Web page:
CBS is facing bipartisan backlash after using heavily edited footage of Florida Gov. Ron DeSantis in a"60 Minutes" story alleging potential political corruption on the part of the Republican politician.
"60 Minutes" reporter Sharyn Alfonsi alleged in a recent report for the long-running news magazine that wealthy residents of Florida "cut the line during [the state's] frenzied vaccine rollout." In the segment, Alfonsi suggested that the state government's recent decision to award a vaccine distribution contract to the grocery chain Publix had the appearance of potential favoritism.
Citing public financial records, Alfonsi noted that "weeks before the governor's announcement, Publix donated $100,000 to his political action committee, Friends of Ron DeSantis." As part of the report, Alfonsi questioned DeSantis at a late March press conference about the arrangement, suggesting the governor had engaged in "pay-to-play" with the grocery chain.
The report presented DeSantis as having given about a 30-second response in which the governor gave a brief, hasty explanation of the deal and then spent a significant amount of time criticizing Alfonsi herself.
Yet full footage of the press conference showed that in responding to Alfonsi's query, the governor actually spoke for just over two minutes. In his response, DeSantis said that among the retailers to which the state reached out Publix was "the first one to raise their hands." A subsequent trial run with Publix went well, he said, leading the state to expand the program.
DeSantis also argued that there was a significant practical component to the decision to use Publix. Some public officials he spoke to, he said, "calculated that 90% of their seniors live within a mile and a half of a Publix." The state, he said, plans to use other retailers in the near future.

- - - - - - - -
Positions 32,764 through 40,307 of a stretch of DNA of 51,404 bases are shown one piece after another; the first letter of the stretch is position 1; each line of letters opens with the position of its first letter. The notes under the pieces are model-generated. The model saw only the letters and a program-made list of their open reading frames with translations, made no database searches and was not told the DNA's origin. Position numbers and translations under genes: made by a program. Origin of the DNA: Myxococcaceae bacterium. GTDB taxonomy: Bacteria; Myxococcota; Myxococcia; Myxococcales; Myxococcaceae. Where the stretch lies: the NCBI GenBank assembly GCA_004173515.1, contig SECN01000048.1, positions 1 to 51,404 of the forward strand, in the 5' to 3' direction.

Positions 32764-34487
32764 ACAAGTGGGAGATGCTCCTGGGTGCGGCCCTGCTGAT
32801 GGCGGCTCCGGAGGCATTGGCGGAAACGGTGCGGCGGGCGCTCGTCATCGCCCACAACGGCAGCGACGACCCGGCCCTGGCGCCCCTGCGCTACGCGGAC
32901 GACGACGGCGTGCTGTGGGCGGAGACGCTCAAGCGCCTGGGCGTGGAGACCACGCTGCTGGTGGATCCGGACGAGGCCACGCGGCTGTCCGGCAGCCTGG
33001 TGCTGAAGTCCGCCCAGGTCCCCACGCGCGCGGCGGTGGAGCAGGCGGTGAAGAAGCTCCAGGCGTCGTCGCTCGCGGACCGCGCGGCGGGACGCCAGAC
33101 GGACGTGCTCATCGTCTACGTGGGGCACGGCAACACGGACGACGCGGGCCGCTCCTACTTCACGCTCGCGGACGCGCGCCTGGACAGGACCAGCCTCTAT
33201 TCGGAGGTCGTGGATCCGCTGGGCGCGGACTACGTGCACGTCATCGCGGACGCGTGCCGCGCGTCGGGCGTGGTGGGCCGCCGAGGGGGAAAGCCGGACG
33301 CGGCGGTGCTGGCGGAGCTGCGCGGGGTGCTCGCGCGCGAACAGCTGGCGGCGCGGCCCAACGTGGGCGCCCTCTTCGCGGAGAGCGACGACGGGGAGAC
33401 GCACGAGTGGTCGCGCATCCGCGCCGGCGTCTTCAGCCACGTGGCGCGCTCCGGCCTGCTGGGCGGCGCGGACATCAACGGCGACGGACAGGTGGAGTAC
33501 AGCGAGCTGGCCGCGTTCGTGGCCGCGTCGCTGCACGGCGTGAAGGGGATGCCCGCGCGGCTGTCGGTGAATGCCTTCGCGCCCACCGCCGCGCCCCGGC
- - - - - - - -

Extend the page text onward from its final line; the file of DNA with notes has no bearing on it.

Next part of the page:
State Democrats slam 'intentionally false' reporting
DeSantis himself subsequently slammed the report, claiming it was "selectively edited" and was "done with malicious intent and a reckless disregard for the truth."
The governor's language was likely carefully chosen: Establishing "reckless disregard for the truth" is a key aspect of defamation law, with plaintiffs usually having to prove that element to win a libel suit.
Whether or not DeSantis will mount such an effort remains unclear. Yet in the days since its report, CBS has been broadly criticized not just by conservatives but by a bipartisan chorus including some Florida Democrats.
Jared Moskowitz, a Democratic politician in the state and the head of Florida's Division of Emergency Management, last week slammed the insinuations from the news outlet that the choice of Publix had been untoward.
"I said this before and I'll say it again," he wrote on Twitter. "[Publix] was recommended by [Emergency Management] and [the Florida Department of Health] as the other pharmacies were not ready to start. Period! Full Stop!"
"No one from the Governors office suggested Publix," he added. "It's just absolute malarkey."